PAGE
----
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Funding for the roof was allocated by the VFW Unmet Needs fund and a partnership with Yuengling Beer through the Lagers for Heroes Program.

“100 percent of the donations raised go directly to support veteran’s assistance programs like this one,” said Jim Lowe, Yuengling District Manager for Massachusetts.

“We have all served overseas and understand the challenges”, said LeBeau, a Gulf War veteran. “We are here to ease the burden for the veteran and their families,” he added.

Lagers for Heroes Program is proud to work with the VFW to assist more veteran families in the future, according to Lowe.

“The VFW is an excellent organization and we are proud to partner with them in assisting veterans,” said Lowe.

LeBeau said the VFW is evolving to better support today’s veterans.

“We are active in the community and every VFW Post can provide the knowledge and resources to help,” he said. “No one does more for veterans than the VFW,” said LeBeau.

To learn more, or get involved, please visit http://www.vfwma.com.


Proudly produced by Executive Recognition Services in conjunction with the Massachusetts VFW. Contact ERS journalists at executiverecognitionservices@gmail.com.




No one does more for veterans.

When a young person raises their right hand taking the oath of enlistment to serve in the U.S. Military, he or she willingly accepts the inherent risks associated with defending our country.

Soldiers, Sailors, Airmen, Marines and Coast Guardsmen are trained to fight our nation’s enemies under adverse conditions in any environment.

After leaving the military, however, these veterans are much less prepared to fight for benefits earned while serving during an overseas campaign.

Fortunately, due to the steadfast support of the men and women of the VFW in Massachusetts and across the country, these veterans know that they will not be fighting this battle alone.

VFW State Service Officers are staunch advocates for veterans seeking advice relative to managing the byzantine process of accessing VA benefits. Any veterans, regardless of service, stateside or overseas, members or not, can seek assistance from the VFW.


Delray Dorsey is the State Service Officer for Massachusetts and a Gulf War Navy veteran. He understands the frustration felt by campaign veterans seeking help with the VA and his staff is specifically trained to handle federal claims on their behalf.

“They come into the office looking for guidance and from start to finish, we are working with that veteran,” said Dorsey from his office on the 15th floor of the JFK Federal Building in downtown Boston.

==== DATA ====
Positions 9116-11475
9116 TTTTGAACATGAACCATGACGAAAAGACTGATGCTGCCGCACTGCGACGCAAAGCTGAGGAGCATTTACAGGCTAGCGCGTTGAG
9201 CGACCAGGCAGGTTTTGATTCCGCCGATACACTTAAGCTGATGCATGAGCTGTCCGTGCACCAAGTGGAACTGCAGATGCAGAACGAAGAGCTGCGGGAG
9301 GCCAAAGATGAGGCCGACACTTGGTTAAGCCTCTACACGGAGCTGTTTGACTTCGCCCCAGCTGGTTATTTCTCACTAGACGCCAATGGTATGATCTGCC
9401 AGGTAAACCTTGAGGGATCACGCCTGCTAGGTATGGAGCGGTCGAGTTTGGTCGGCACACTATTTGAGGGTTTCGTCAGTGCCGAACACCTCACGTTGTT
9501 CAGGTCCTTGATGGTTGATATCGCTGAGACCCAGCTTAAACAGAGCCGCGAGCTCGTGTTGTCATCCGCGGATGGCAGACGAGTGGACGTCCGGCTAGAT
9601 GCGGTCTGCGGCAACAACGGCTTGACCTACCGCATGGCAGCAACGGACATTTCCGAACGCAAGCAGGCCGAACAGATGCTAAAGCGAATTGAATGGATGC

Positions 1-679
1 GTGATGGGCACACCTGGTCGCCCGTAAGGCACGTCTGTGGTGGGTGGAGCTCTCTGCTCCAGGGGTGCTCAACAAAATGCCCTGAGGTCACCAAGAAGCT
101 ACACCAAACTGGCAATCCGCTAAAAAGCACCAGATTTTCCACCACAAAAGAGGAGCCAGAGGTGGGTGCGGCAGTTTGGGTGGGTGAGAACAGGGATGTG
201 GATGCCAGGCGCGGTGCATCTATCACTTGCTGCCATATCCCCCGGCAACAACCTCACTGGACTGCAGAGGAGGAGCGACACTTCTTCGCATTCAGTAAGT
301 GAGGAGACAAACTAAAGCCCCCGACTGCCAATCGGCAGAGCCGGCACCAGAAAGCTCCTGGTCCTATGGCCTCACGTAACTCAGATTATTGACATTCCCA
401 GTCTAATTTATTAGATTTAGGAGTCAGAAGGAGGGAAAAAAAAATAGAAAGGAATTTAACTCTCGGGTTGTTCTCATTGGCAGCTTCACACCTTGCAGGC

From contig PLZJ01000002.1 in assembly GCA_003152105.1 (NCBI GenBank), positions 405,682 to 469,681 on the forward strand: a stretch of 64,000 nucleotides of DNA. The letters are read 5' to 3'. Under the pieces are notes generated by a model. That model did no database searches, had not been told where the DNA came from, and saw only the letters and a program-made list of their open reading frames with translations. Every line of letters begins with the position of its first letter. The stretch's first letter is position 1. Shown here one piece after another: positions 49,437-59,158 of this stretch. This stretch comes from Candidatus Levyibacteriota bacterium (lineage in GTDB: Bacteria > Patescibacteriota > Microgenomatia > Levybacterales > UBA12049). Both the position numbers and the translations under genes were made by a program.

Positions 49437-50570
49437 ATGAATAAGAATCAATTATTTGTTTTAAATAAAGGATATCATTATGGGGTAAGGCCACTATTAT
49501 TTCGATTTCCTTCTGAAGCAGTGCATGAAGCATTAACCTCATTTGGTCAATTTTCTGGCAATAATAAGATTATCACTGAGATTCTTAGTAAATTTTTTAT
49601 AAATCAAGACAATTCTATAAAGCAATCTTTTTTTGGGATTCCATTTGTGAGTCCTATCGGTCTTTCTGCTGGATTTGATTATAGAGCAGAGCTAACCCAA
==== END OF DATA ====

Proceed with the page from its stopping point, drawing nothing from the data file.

“We help them wade through the bureaucratic red tape and whatever resources that the veteran needs, we help provide it,” said Dorsey, who also serves as Post Commander for VFW Post 1399 In Weymouth, Mass.

A certified EMT, Dorsey possesses a granular understanding of the medical nuances related to many VA claims. As well, his assistant Leah LaPointe is a paralegal and brings her expertise to her role as claims consultant and office manager. She has served in this position for seven years.

Dorsey describes Lapointe as the ‘backbone of the office.’


“I enjoy helping people,” said LaPointe with a bright smile.  

“You aren’t going to get rich doing this job and you have to want to help someone, who better than someone who served our country? asked the Jamaica Plain native.

Certain cases take years to resolve and if the outcome is favorable to the veteran, LaPointe shares their sense of relief.

“We do the research, take the time and intervene when we need to,” said Lapointe whose father and husband are both veterans.

“I have had the unique experience of telling someone good news and they cry, then I cry” she laughed.  “It’s extremely rewarding,” she added.  

Both Dorsey and Lapointe, armed with their respective medical and legal expertise, comprise a strong team representing the Boston VFW office.

“When a veteran comes in for help with a claim, they are never handed a packet of paperwork to fill out. We manage the paperwork and the only thing they leave here with is a handshake, a business card and a smile,” he said.

Veterans are encouraged to contact Delray at delray.dorsey@va.gov and Leah at leah.lapointe@va.gov or call 617-303-5689 for assistance with VA related claims.

“Our door is always open,” said Dorsey.

The Boston VFW office is located at the JFK Federal Building Suite 1500C, Boston Ma. 02203        


Video by Allyson Morin. Article by Matt Benedetti. Executive Recognition Service.